A carnival of authors, poets, translators and #indiepubs will visit 9 major cities across England, 11 September-15 November, inspiring readers to immerse themselves in authentic and offbeat writing which adds value to the cultural landscape. The independent sector is the home of experimental writing, poetic innovation and world writing in translation. With these events BookBlast® aims to unite people in the spirit of friendship and exchange.
“As far as Jamal could tell, only two things were wrong: a dirty yellow vapour was streaming from the canister and everyone in the compound was dead. The smoke that made Jamal cough and choke in his hut was partly from the contents of the canister and partly from Auntie Sheema, who had fallen onto the cooking fire.” [page5]
Is it a bird? Is it a plane? No, it’s a terrorist!
Jamal lives in West Africa. His hut is set apart, away from the family compound, because of something that makes him twitch, something that may or may not be in his head, which may be evidence of black magic. “After his mum died and his grandfather left, taking all the palm wine from his uncle’s store, everyone told Jamal that he was unlucky.” The fact that he is “marked by spirits” is what saves the boy when terrorists attack the village, since he is overlooked.Continue reading Review | The Ghosts & Jamal, Bridget Blankley | Book of the Week
Did you want to work in the publishing industry from the start? No, I only started my career in publishing twenty years ago; previously I spent most of the time in the film industry.
Has your vision from when you started HopeRoad 7 years ago changed? No, in that I still want to continue to publish authors and writings from Asia, Africa and the Caribbean. It’s a big, rich vision that will last my lifetime.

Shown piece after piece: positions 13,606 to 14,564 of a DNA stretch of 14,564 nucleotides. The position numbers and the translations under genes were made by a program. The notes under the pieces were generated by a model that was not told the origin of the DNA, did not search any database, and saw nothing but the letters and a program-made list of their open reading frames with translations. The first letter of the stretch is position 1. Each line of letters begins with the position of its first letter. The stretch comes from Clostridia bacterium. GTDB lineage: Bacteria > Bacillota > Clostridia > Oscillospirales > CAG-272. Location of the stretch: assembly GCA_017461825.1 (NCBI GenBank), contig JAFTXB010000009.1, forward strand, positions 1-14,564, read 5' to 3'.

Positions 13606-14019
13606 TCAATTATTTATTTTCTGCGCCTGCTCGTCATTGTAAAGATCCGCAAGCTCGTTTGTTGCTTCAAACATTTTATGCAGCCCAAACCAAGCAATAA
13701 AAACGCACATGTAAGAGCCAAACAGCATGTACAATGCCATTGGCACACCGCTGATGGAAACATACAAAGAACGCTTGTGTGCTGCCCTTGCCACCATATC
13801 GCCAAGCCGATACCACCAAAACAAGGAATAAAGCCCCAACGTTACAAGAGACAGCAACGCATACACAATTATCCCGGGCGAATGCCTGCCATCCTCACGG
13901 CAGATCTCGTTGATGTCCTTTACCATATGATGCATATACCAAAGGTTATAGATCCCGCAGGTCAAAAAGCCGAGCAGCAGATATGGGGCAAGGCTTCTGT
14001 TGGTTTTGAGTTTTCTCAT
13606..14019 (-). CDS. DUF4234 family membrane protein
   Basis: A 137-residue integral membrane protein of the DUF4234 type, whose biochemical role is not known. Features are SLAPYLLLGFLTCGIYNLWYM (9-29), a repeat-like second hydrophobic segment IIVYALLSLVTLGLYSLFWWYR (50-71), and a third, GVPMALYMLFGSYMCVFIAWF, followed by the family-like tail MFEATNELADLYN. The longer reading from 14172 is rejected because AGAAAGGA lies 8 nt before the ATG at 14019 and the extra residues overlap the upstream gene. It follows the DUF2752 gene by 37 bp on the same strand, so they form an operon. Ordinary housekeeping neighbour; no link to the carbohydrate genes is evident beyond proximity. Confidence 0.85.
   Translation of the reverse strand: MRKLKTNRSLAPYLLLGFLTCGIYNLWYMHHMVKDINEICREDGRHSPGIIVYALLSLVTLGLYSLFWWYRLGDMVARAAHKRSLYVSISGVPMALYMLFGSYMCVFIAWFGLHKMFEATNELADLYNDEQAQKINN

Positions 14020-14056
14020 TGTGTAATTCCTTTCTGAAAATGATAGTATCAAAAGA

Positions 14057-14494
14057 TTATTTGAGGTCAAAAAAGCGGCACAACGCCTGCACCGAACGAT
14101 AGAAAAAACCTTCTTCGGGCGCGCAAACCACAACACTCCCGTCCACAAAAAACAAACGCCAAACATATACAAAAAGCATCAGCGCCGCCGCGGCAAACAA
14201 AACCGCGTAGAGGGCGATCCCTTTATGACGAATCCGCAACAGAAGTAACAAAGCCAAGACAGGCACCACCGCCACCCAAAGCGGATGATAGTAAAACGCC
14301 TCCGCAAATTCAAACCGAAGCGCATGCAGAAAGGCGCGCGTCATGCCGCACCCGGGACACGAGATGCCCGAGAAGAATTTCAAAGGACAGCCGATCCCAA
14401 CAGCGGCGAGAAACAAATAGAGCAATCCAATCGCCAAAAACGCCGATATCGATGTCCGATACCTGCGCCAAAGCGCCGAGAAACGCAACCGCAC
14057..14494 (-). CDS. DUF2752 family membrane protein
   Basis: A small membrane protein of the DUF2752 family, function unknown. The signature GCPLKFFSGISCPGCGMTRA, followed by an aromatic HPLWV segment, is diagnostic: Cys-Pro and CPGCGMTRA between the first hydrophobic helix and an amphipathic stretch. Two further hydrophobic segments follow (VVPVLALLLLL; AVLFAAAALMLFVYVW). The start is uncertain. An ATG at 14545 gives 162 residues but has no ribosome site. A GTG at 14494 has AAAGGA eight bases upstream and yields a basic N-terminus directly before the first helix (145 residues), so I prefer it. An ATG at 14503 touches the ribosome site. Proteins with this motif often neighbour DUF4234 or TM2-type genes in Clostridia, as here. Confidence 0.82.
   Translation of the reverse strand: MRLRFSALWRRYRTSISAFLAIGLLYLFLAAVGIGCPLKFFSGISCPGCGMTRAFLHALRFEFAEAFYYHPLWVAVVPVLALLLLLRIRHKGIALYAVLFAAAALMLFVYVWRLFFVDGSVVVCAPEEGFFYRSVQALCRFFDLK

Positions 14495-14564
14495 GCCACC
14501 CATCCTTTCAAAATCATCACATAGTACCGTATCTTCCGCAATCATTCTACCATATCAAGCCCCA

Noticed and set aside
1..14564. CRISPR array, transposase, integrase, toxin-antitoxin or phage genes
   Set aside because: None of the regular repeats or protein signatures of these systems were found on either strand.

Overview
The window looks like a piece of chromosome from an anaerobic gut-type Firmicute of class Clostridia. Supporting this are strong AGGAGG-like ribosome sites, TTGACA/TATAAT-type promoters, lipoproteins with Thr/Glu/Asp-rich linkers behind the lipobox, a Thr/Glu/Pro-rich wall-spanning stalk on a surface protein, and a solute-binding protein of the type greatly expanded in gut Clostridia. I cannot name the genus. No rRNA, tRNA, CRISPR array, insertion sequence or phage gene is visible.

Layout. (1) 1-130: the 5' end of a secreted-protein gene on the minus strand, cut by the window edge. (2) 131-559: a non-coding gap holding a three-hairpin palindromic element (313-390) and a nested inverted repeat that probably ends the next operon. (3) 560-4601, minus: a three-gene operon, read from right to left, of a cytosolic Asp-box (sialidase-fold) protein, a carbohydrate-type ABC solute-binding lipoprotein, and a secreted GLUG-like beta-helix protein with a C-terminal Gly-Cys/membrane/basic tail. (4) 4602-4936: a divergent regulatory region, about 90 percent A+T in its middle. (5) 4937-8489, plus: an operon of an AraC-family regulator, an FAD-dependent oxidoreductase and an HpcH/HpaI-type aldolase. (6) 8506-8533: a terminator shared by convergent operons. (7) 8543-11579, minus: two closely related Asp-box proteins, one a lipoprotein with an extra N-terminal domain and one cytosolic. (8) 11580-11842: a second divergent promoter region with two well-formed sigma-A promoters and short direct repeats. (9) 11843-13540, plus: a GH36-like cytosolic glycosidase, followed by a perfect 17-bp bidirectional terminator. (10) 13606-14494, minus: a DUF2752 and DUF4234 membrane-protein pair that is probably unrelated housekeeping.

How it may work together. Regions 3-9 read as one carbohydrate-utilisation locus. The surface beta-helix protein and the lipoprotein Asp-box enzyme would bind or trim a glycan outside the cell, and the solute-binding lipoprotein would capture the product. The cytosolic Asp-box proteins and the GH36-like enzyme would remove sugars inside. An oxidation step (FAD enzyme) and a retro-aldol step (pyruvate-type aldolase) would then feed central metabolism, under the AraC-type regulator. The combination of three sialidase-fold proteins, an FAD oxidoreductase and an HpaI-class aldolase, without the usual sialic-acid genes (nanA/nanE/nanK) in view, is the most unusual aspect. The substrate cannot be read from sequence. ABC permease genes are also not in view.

How do you balance originality and profitability? Our remit is to publish books of quality – to add a third word – that would otherwise not see the light of day. Profitability is something one can depend on when selling shoes, for instance – but book sales are mainly a gamble. Perhaps most publishers would agree with this! However, I believe in every single title we publish and gain great satisfaction from seeing these books in print and also from working with talented writers. We are still looking forward to that “big win”, but in the meantime, with occasional help from Arts Council England, along with grants for our translations, we are able to keep going, and to keep our standards high.
Where were you born, and where did you grow up? I was born in Nottingham, as were my parents, but I grew up in Southern Nigeria. When we came back to the UK we moved around a bit before settling in Essex. I stayed there until I had my children.
What sorts of books were in your family home? There was a real spread of genres. My sister read historical fiction, lots of it, we were always battling for space on our joint bookshelves. My Dad liked humour and detective fiction, the Father Brown Stories, Simenon’s Maigret, and Jeeves and Wooster. There were also quite a lot of autobiographies in the house, I’m not sure who brought them, probably mum, but we all read them. I was lucky as a child, there was no limit on what we could read. If it was in the house anyone could read it. My dad believed that if it was too advanced for us we would lose interest in the book and put it back on the shelf. I think it probably worked. I never felt I had to finish a book that I wasn’t enjoying, but I never felt that any books were beyond me.